Just because the Ravens signed Roquan Smith to the biggest inside linebacker contract in NFL history and drafted Trenton Simpson in the third round doesn't mean they don't have big plans for Patrick Queen moving forward.
When joining "The Lounge" podcast this week, General Manager Eric DeCosta said he wants to ink Queen to a contract extension too, if he can.
"People want to jump to conclusions [and say], 'Oh [Simpson] is going to replace Patrick,'" DeCosta said. "I can tell you this. Patrick Queen had a helluva year last year. Patrick Queen is a very talented, in my mind, Pro Bowl-type linebacker. He's going to have a great year this year.
"We want Patrick Queen on this team; we want to keep him on this team. We will, at some point, try to get him signed, hopefully, to an extension if we can."
Queen is entering the final year of his rookie contract because the Ravens declined his fifth-year option, which would have cost $12.7 million in 2024.
"The fifth-year option was something that was more based on business and the salary-cap economics than actually Patrick Queen and his performance and what he does as a player," DeCosta said.
"He's a difference-maker for us. When we had Patrick Queen and Roquan Smith last year over the last half of the season, we had a chance to see how dominant our defense could be."
In a Year 3 breakout, Queen set career highs in tackles (117), sacks (5.0), interceptions (two) and passes defensed (six) last season. That run started before Smith arrived.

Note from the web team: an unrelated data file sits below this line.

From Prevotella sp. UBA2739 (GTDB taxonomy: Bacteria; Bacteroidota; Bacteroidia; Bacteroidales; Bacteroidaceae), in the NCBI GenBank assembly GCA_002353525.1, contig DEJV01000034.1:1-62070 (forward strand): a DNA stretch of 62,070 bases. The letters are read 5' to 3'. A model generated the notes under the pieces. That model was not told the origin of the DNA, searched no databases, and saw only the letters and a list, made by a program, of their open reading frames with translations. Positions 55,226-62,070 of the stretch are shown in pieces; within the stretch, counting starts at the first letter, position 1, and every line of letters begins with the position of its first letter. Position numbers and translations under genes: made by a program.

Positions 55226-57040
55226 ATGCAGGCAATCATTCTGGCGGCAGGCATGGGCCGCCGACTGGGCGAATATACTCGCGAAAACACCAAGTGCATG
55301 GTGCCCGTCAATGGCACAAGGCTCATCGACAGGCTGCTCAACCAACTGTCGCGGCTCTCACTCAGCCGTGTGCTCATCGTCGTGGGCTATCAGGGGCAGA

Once Smith came from Chicago mid-season, he and Queen combined to give Baltimore arguably the best inside linebacker duo in the NFL. The Ravens defense allowed just 14.7 points per game in the nine regular-season games after Smith came to Baltimore. He and Queen brought out the best in each other.
DeCosta sees that dynamic duo becoming a trio this upcoming season with Simpson chipping in his dynamic blend of athleticism to complement his veteran peers.
"The appealing thing is getting Trenton in here with everything he can do as a blitzer, on third downs, off the edge, his special teams ability," DeCosta said. "It's really just us adding another fast, physical, smart linebacker to the mix and giving us a chance on defense to be the best that we can be."
DeCosta said the Ravens "didn't go into the third round thinking we're going to take Trenton Simpson," but that in a span of about 15 picks in the third round, many of the players they coveted were selected. Simpson was the "last guy up there that we felt was a true, legitimate difference-maker."
"It's never the worst thing to draft the best available player," DeCosta said. "That's what we do here."